UK to conduct Middle East surveillance flights to help find Hamas hostages

The Ministry of Defence said the flights over Israel and Gaza airspace will be unarmed.

The UK will conduct unarmed surveillance flights over the Middle East to search for potential hostage locations being used by Hamas, the Ministry of Defence (MoD) confirmed on Saturday.

The flights will be purely for surveillance purposes, the department said, and will be unarmed. Only information that could be useful in rescuing hostages will be passed on to the relevant authorities.

Fighting resumed on Friday following a week-long truce between Israel and the Palestinian military group despite more than 130 hostages remaining in captivity in the Gaza Strip.

In the weeks after Hamas’ bloody October 7 raids on Israel, Downing Street said at least 12 British nationals had been killed in the attack and a further five are still missing.

Some of those are believed to have been kidnapped but the UK Government has not confirmed how many might be being held by Hamas.

The MoD on Saturday said ministers had been working with allies across the Middle East to “secure the release of hostages, including British nationals, who have been kidnapped”.

In a statement published on the Government website, the department said: “The safety of British nationals is our utmost priority.

“In support of the ongoing hostage rescue activity, the UK Ministry of Defence will conduct surveillance flights over the eastern Mediterranean, including operating in air space over Israel and Gaza.

“Surveillance aircraft will be unarmed, do not have a combat role, and will be tasked solely to locate hostages.

“Only information relating to hostage rescue will be passed to the relevant authorities responsible for hostage rescue.”

MoD officials said a range of unarmed aircraft would be used for the reconnaissance flights, including Shadow R1s which are used for intelligence gathering by the Royal Air Force (RAF).

Information on the potential whereabouts of captives will be shared with Israel.

The lull in the fighting during the truce allowed for 105 hostages held by Hamas and other militants to be freed.

Israeli released hostage Mia Shem reuniting with her family at Sheba Medical Center in Tel Hashomer, Ramat Gan, Israel. / Credit: GPO / AP

Some had been kept for several weeks in underground tunnels dug by the Gaza rulers.

In exchange, Israel released 240 Palestinians from its prisons. Most of those released by both sides were women and children.

But fighting commenced again from Friday morning, with the Hamas-run Gaza Health Ministry reporting that at least 200 Palestinians have been killed since the violence resumed, taking the death toll within the territory to beyond 15,200.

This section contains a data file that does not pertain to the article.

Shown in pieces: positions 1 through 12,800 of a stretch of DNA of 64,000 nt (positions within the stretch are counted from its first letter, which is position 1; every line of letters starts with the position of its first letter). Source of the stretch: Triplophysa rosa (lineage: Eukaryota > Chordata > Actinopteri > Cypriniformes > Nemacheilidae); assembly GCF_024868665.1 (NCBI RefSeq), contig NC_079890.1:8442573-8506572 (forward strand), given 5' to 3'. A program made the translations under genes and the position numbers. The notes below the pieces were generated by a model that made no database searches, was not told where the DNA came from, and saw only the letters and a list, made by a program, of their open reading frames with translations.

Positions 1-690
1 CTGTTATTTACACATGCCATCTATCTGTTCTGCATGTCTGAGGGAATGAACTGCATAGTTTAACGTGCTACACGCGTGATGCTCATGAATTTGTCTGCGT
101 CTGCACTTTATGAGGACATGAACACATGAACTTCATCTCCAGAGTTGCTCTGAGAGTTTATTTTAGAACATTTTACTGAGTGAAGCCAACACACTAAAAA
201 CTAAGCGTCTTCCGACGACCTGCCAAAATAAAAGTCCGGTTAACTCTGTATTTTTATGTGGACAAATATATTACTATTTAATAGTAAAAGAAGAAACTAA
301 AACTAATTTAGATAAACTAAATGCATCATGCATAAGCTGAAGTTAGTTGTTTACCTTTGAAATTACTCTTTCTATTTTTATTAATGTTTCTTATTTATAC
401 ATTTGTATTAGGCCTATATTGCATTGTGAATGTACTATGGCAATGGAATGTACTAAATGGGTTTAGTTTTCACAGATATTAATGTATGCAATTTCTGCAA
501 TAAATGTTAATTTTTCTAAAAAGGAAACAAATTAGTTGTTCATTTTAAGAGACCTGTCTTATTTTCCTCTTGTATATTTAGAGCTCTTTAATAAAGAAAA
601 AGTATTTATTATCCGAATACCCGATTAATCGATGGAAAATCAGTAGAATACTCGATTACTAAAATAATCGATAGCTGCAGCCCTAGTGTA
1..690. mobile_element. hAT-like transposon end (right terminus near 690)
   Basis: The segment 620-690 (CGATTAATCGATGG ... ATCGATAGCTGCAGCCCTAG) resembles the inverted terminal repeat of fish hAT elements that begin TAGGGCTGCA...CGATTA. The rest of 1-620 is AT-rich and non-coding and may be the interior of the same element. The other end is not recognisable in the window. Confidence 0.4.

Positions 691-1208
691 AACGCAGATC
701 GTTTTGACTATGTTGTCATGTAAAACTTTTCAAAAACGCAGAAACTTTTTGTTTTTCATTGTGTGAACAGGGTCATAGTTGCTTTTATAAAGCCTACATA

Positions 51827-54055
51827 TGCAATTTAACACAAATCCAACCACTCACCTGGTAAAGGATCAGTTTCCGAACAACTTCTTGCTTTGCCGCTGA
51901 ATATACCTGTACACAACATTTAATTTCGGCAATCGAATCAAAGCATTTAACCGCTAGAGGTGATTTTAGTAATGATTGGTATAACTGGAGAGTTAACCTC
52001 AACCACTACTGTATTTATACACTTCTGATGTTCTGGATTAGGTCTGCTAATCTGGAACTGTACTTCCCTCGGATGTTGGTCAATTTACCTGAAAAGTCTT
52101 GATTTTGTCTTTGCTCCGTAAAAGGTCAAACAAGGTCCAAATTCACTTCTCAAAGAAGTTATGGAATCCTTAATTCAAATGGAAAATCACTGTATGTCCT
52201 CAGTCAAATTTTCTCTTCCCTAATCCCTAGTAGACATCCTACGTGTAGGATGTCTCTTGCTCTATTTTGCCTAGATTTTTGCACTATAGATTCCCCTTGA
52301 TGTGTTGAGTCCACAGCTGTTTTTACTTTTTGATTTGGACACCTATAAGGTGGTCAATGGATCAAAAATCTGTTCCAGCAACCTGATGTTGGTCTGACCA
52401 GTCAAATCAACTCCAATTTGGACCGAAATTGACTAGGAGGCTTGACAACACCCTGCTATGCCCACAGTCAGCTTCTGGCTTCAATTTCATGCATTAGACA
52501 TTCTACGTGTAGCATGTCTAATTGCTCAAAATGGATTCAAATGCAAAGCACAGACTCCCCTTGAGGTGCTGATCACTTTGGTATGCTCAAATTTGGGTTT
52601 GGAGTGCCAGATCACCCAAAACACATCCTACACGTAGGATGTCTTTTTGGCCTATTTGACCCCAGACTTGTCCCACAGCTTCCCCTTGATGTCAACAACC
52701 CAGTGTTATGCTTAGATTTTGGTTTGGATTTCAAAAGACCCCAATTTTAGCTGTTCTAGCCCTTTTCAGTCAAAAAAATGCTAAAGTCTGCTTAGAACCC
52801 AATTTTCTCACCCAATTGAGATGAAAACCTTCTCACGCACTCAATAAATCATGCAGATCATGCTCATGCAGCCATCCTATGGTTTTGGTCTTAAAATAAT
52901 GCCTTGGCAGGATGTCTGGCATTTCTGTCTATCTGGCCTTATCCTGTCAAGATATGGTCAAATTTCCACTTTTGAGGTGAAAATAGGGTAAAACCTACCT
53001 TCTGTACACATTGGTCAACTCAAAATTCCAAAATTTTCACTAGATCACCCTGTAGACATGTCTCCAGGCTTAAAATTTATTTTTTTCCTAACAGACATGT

The Israel Defence Forces (IDF) pounded targets in the crowded southern half of Gaza on Saturday.

There are fears of mounting civilian casualties after Israel dropped leaflets warning residents to leave the southern part of the strip where two million people – almost the entire Gazan population – are based following instructions at the outset of the IDF ground invasion to leave the north of the enclave.

A Palestinian woman inspects a damaged house following Israeli airstrikes on the town of Khan Younis, Gaza. / Credit: AP

The US and others have urged Tel Aviv to do more to protect Gaza civilians as the Israel-Hamas conflict reignited, something Labour leader Sir Keir Starmer echoed.

Sir Keir on Saturday reiterated his call for a “further pause or further cessation of hostilities” so further work can be carried out to release hostages and send aid to the besieged Palestinians.

Speaking to the BBC during his trip to Dubai for the Cop28 climate summit, he urged both sides, while the fighting is continuing, to attempt to limit the impact on civilians.

Sir Keir said: “Too many people, innocent individuals, have lost their lives in Israel and across Gaza.

“We can’t go back to where we were just a week or so ago. We have to see this as a different stage.”

More than 80 people have been charged in the UK over alleged hate crimes and violence linked to pro-Palestinian protests since the outbreak of the Israel-Hamas conflict.

There has been controversy about those on the marches chanting the phrase “from the river to the sea”, which critics have claimed is antisemitic, while some attendees have been accused of showing support for Hamas.

The militant organisation is proscribed as a terror group in the UK and support for it is banned.

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